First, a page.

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MIT Better World

By Pamela Ferdinand

Mahat vowed to seek the highest degree possible in what he considered the most prestigious discipline—science—to stay true to his father’s dreams as well as his own.

Today, Mahat is a new father and an accomplished cancer researcher who considers humanity and public service to be every bit as important as education and science. “Science without the overarching purpose to improve society for future generations is inconsequential,” he says. Guided by advisors such as MIT Institute Professor and Nobel laureate Phillip Sharp and molecular biologist John Lis at Cornell University, where he earned his PhD in molecular biology and genetics, Mahat became a mentor with the belief that education can shape not only students’ professional trajectories but also the people they become.

“The soft skills of working in a group, the culture of sharing resources, and compassion towards each other mold us into better citizens,” says Mahat, a 2021 recipient of the Peter Karches Mentorship Prize at the Koch Institute for Integrative Cancer Research at MIT. The annual prize recognizes outstanding mentors of high school and undergraduate students working in the Koch Institute’s laboratories.

A postdoc in the Sharp lab since 2017, Mahat has hired and mentored five research support associates and six undergraduates at MIT, helping them plan, execute, and troubleshoot bench and computational work. He also participates in MIT’s PDA Buddy Program, which pairs new postdocs with more experienced colleagues who can offer advice and support.

“My mentoring goal is to help students succeed when they move on to the next phase of their life,” Mahat says. “I never take them as just an extra pair of hands on a project. As a mentor, I aspire to help them characterize areas that need improvement and partner with them to bridge that gap.”

Mahat wants his mentees to become independent, think creatively, and carve out a niche where they excel. He emphasizes the value of failure. “Science is a brutal discipline. Most of the things we try fail,” he observes. “Sometimes it forces you to think in a different way than you otherwise would have. It could lead to a groundbreaking discovery.” In his own research, Mahat focuses on pancreatic cancer, seeking to understand “how the vast majority of our genome that does not make proteins, but provides instructions for making proteins, contributes towards health and diseases.”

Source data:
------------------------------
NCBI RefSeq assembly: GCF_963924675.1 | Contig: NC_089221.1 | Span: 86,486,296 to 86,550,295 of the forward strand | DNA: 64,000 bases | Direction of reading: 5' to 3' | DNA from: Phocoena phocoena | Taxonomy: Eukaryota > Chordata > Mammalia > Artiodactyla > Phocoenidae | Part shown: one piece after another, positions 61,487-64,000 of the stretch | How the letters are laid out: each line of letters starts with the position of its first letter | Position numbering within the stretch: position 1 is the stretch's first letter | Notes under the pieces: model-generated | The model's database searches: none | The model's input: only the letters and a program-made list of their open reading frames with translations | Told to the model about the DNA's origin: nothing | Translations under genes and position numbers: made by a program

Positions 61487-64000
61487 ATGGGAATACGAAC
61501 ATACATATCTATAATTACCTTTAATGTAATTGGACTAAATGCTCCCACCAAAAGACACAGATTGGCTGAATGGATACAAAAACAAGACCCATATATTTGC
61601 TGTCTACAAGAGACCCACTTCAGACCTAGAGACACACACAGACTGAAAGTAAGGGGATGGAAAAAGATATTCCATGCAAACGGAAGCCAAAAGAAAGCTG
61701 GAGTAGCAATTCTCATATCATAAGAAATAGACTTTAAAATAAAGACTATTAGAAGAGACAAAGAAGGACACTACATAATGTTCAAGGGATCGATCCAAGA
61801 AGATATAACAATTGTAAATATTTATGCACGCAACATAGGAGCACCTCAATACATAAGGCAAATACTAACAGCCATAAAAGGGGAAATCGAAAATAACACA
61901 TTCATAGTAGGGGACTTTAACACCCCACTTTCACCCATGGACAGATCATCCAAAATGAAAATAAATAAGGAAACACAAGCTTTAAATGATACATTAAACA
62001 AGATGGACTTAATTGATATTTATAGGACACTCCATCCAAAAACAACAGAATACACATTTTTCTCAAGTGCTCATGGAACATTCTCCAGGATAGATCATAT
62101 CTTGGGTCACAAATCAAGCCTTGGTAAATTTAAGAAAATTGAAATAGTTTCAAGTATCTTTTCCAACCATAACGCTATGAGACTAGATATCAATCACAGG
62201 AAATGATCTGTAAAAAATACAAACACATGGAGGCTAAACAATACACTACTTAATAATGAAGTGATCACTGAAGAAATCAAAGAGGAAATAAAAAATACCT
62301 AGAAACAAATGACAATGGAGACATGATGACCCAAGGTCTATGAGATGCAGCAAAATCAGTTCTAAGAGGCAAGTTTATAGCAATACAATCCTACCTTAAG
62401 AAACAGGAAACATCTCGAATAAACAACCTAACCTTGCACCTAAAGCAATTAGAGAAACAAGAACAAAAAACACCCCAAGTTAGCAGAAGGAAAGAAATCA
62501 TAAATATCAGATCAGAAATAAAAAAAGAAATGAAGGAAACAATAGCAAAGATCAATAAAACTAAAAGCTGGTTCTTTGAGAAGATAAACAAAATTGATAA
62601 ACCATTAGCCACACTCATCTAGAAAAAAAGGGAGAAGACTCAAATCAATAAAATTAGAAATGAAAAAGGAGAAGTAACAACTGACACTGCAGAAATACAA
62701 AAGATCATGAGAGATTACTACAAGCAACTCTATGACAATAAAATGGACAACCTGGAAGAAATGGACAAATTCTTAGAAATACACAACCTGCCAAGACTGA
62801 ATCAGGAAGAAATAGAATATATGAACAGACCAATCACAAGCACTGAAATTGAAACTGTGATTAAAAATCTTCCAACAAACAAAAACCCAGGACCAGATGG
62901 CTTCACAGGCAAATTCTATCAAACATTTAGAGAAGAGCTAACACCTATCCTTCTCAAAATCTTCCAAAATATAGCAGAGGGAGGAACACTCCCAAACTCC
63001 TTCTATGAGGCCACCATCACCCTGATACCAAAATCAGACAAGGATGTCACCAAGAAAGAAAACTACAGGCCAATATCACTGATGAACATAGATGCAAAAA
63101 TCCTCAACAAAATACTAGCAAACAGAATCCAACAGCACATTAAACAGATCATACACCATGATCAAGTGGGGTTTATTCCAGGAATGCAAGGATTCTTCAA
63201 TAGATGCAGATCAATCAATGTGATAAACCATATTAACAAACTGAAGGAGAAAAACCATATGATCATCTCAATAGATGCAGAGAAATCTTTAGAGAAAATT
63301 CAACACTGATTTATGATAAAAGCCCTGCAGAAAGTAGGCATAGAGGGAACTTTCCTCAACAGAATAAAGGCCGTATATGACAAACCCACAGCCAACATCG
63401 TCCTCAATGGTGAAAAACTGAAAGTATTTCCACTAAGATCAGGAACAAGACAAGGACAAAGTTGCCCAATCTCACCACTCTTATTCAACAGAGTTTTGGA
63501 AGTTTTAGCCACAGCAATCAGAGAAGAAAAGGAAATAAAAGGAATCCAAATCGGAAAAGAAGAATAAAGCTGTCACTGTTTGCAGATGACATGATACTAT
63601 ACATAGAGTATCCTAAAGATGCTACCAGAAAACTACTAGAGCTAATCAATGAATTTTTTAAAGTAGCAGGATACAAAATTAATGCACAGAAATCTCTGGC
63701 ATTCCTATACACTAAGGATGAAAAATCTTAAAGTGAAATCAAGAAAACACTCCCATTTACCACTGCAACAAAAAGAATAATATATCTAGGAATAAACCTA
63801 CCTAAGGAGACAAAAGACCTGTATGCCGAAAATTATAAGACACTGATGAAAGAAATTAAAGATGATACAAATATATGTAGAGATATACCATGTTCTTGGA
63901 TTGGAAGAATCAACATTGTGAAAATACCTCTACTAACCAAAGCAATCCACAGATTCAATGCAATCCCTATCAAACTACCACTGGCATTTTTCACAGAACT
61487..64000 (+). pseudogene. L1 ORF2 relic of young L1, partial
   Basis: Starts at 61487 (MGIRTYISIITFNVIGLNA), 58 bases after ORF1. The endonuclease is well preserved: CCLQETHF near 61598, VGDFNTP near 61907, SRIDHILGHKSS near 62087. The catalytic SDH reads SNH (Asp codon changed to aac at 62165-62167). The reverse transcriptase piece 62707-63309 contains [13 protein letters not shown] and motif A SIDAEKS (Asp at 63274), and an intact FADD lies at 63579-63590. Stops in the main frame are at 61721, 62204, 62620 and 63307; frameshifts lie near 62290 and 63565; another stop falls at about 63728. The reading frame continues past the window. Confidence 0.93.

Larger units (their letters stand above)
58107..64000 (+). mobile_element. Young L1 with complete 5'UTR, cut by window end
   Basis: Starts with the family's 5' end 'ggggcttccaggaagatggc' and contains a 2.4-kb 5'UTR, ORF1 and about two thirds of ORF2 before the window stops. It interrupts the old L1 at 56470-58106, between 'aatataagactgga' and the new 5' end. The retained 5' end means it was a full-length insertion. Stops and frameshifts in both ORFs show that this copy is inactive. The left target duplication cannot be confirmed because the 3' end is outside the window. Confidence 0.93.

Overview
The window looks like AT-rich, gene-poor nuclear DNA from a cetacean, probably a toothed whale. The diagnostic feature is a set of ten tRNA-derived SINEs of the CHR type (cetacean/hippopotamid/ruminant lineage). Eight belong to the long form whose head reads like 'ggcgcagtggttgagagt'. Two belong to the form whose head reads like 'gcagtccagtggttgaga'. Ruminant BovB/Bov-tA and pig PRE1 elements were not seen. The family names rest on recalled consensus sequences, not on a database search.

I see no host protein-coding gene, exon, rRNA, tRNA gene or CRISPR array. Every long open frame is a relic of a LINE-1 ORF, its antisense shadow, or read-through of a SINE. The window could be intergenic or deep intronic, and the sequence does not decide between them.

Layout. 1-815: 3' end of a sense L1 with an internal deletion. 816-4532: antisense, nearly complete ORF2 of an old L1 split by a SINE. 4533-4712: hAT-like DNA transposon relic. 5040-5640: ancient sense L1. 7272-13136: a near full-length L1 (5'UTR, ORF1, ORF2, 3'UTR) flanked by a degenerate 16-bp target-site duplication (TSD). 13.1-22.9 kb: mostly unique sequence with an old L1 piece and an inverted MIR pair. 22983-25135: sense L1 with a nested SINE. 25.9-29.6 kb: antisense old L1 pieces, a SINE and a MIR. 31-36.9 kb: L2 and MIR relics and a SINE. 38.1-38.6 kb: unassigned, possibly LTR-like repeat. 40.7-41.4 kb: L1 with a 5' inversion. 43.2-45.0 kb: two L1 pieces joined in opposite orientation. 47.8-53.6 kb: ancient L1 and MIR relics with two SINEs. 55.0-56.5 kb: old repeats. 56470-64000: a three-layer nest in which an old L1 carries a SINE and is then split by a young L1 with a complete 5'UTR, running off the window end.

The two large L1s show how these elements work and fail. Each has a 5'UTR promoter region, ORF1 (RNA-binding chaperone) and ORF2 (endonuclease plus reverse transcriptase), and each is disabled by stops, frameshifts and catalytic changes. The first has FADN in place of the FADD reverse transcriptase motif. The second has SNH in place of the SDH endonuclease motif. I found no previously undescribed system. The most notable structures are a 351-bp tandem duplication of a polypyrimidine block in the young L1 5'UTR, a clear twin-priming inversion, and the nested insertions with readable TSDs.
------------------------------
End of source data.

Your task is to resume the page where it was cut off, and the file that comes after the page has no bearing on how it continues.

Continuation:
Nathan Han ’21, MNG ’23 was supervised by Mahat during an undergraduate research project in the Sharp lab and now works as a computational biologist. “Jay gives very knowledgeable guidance but also allows his mentees to be creative,” he says. “Only the best mentors are able to perfectly strike such a balance between guidance and intellectual latitude.”

Shayla Nguyen ’24, a computer science major, had never worked in a biology lab before her experience with Mahat. She says he guided her every step of the way. “The best piece of advice he gave me was to ask more questions,” Nguyen says. “He created a safe space for me to learn while contributing to a meaningful project.”

An advocate for diversity and equity in academia, Mahat mentors many scientists and researchers from underrepresented groups. He also hears from students in his home country, where he is recognized for connecting Nepali government officials to Covid-19 vaccine and test manufacturers during the pandemic.

“I come from a region of Nepal where the most physically gifted join the British Army, the next best group joins the Indian Army, and most of the rest head to the Middle East or Malaysia for migrant labor,” says Mahat. “The freedom to choose a scientific direction, and in close proximity to the best scientists of the world, is immensely gratifying. Not only am I able to advance my career as a scientist, but I am fortunate enough to help others from underprivileged backgrounds who dream of being a scientist, like I did many years ago.”